James Comey: Trustworthy Public Servant or Partisan Opportunist?

james comey donald trump

With the release of disgraced former FBI director James Comey’s new book, the media has been quick to formulate a narrative trumpeting his obvious moral superiority to Donald Trump — I mean, in a choice between the two “Who would you believe?” Despite Comey’s sheepish demeanor, however, the evidence might suggest that he’s not quite as innocent as he claims to be in his book. Let’s take a look.

Lying Under Oath

Comey was asked under oath in May 2017 whether he had ever authorized anyone to leak information to the press. Comey’s answer was an emphatic “no.” Yet, his deputy Andrew McCabe (who was fired for leaking classified information) implicated Comey in one of his official statements saying the following: “It [the leak] was not a secret, it took place over several days, and others, including the Director, were aware of the interaction with the reporter.” The “director” he’s referring to was James Comey. As legal scholar Jonathan Turley notes, “that could be viewed as incriminating fired FBI director James Comey, not just in leaking sensitive information but also in lying to Congress.”

FISA Application Contradiction

In a letter to the Justice Department’s Inspector General, Sen. Chuck Grassley and Lindsey Graham say information Comey provided members of the Judiciary Committee in a private interview regarding the FISA application to spy on former Trump campaign official Carter Page was contradicted by the applications themselves. “What is the reason for the difference between what Mr. Comey told the Chairman and Ranking Member in March 2017, and what appears in the FISA application?” they ask. “No explanation for the inconsistencies has ever been provided,” they said, adding, “did Director Comey intentionally mislead the Committee?”

Lying about Memos / Classified Information

Comey repeatedly asserted that none of the memos he wrote about his interactions with Trump contained any classified information. That matters because Comey took these memos with him after he got fired by Trump, in violation of FBI rules. Comey then shared some of the memos with a friend, who leaked them to the press. Despite Comey’s claims, however, the Hill reported that four of the seven memos did, in fact, contain classified information.

Lying about Clinton Exoneration

Comey insisted that he hadn’t decided what to do about Hillary Clinton’s private email server scandal until after the FBI interviewed her on July 2, 2016. Comey told Congress that “the decision was made after that (interview), because I didn’t know what was going to happen in that interview. She maybe lied in the interview in a way we could prove.” Long after Comey made that claim, however, draft FBI memos exonerating Clinton — written months before several key figures, including Clinton, had been interviewed — came to light, implying that the FBI was planning to exonerate her all along. Then a text exchange from two top FBI officials indicated that then-Attorney General Loretta Lynch also knew Clinton wouldn’t face charges before she had been interviewed. Finally, there’s the claim Comey made when he issued his statement exonerating Clinton that “no reasonable prosecutor would bring such a case.” That, too, was not entirely true. As one source reported, “career agents and attorneys on the case unanimously believed the Democratic presidential nominee should have been charged.”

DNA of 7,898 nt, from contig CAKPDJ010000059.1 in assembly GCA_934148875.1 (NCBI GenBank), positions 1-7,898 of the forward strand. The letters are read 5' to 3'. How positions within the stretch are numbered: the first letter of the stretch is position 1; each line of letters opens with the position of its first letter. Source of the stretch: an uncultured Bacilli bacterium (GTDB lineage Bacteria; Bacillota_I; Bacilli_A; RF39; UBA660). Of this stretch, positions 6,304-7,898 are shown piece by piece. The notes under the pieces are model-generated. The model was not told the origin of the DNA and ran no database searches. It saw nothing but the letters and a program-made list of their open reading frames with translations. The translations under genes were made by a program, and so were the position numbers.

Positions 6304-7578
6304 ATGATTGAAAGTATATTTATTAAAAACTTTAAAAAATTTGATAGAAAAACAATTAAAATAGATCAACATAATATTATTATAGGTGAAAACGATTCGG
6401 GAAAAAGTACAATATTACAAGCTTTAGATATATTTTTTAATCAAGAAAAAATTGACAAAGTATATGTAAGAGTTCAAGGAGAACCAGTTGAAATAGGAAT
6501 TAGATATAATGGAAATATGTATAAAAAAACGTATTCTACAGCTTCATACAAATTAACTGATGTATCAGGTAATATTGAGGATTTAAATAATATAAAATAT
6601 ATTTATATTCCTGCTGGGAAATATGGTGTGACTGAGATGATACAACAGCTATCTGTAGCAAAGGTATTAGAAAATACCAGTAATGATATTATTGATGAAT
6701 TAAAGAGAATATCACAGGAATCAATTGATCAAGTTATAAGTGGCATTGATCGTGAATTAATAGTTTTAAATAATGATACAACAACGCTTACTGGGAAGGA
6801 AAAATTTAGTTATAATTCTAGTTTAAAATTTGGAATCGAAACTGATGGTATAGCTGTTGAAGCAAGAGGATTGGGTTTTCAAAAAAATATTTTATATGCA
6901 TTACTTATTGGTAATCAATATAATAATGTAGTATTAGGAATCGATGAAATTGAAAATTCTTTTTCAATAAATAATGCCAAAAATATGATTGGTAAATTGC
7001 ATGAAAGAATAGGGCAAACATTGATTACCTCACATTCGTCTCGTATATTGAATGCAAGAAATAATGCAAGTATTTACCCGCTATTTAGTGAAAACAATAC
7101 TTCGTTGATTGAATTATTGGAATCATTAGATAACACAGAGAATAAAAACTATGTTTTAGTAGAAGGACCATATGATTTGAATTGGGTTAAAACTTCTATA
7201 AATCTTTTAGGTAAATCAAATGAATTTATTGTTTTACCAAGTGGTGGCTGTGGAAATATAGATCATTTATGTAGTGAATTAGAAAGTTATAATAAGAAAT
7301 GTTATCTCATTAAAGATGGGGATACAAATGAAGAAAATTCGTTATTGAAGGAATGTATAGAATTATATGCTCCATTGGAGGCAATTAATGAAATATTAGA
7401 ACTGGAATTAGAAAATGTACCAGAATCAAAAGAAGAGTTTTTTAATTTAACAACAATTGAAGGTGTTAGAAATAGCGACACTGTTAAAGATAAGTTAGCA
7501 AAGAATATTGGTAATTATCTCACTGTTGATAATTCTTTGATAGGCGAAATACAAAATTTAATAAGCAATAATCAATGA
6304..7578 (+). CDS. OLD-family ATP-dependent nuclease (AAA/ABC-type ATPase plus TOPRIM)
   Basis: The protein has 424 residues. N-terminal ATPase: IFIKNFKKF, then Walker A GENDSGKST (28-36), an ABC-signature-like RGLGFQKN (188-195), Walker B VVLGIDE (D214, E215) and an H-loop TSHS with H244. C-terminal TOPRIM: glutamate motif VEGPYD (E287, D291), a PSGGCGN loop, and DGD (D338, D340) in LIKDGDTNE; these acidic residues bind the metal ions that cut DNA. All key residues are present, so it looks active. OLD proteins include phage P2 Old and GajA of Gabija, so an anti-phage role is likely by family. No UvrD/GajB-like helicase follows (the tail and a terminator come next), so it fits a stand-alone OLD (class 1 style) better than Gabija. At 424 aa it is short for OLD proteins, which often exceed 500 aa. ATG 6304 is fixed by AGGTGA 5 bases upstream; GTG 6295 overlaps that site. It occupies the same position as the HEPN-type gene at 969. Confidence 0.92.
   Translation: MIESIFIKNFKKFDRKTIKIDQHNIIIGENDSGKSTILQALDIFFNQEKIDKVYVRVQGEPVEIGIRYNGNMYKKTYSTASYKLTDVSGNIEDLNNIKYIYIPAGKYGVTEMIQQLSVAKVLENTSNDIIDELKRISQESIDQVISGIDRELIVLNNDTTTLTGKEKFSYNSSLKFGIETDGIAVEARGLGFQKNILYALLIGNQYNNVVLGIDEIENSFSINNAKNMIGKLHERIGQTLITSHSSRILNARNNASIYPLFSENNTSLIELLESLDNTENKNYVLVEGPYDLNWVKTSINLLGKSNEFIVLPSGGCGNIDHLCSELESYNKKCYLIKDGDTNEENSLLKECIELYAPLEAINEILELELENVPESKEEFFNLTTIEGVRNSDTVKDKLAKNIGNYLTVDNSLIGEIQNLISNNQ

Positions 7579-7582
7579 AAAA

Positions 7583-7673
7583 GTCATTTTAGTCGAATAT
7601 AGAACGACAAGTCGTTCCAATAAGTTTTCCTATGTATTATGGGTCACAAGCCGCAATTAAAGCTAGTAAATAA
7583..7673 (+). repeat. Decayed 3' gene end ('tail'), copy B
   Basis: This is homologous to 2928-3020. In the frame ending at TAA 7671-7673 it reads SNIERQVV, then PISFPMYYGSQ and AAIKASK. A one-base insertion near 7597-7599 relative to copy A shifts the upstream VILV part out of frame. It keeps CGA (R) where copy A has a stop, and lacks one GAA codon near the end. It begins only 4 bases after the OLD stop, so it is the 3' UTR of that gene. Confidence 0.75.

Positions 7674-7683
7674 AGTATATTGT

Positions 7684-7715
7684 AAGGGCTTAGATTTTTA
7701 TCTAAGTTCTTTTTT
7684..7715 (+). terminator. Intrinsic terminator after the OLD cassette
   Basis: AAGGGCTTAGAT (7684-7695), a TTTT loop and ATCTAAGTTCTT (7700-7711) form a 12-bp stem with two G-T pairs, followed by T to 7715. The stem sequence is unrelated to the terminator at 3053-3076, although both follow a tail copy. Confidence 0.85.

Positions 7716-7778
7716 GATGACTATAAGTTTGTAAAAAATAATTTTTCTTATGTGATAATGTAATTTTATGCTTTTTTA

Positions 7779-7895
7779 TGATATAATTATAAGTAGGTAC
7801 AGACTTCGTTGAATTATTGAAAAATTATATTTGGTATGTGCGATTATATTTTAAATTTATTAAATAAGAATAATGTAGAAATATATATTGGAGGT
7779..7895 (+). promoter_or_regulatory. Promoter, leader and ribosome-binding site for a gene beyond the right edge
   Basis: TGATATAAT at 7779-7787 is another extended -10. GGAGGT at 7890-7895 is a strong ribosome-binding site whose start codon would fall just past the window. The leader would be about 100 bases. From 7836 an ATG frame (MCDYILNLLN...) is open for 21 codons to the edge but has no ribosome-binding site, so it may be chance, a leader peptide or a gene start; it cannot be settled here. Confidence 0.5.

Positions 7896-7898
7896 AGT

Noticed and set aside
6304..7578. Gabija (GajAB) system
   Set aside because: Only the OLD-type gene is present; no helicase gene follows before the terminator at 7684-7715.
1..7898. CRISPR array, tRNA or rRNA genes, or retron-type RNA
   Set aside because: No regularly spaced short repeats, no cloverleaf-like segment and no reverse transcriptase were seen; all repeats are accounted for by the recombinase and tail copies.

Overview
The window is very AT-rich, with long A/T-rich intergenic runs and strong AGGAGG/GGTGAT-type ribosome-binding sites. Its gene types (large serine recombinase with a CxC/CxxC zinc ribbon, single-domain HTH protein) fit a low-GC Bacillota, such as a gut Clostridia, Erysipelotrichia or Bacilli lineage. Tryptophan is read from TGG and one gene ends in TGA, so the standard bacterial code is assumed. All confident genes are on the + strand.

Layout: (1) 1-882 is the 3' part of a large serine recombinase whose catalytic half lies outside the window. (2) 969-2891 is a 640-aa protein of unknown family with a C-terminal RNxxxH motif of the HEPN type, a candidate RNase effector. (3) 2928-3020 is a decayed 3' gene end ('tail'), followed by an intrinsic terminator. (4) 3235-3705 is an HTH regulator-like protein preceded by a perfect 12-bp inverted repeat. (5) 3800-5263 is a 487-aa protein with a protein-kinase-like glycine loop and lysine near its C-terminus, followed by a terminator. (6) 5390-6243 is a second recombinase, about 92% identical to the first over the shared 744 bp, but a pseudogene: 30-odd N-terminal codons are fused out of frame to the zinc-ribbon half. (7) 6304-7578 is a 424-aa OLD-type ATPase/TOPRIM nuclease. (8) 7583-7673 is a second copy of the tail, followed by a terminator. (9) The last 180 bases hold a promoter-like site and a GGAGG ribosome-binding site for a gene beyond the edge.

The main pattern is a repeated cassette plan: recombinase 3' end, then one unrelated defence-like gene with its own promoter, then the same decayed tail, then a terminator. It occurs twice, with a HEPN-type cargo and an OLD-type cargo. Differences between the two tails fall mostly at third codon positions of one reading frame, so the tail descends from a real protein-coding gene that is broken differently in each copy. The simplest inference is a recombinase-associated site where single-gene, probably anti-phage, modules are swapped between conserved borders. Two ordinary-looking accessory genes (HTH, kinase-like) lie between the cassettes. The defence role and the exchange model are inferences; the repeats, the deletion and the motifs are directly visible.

Yet, Comey demonstrates “partisan” subjectivity in how he handled cases and in his willingness to lie in order to achieve (or defend his involvement in) partisan outcomes. These are just a few of the more recent examples of Comey’s very questionable integrity related to his tenure as FBI director. Not to mention that his entire family (wife and daughters) absolutely hate the president and were out marching in the anti-Trump women’s deal the day after his inauguration (which he proudly trumpeted and proclaimed in a news interview). At the very least, there is a conflict of interest going on here that a person with actual integrity would recognize; proceeding promptly to recuse themselves from the position by resigning.

What do you think about James Comey’s integrity? Let us know on Facebook or in the comments below.





About Patrick Stephens 163 Articles
Patrick is the founder and lead editor of the publication. Currently a pastor of many years by trade, Patrick served in the US Army and did his graduate work at both Miami University in Oxford, OH (Social Sciences) and the University of Dayton (Theology) — earning an advanced degree. He enjoys bringing a larger historical and philosophical perspective to his projects. Also, he likes comic books.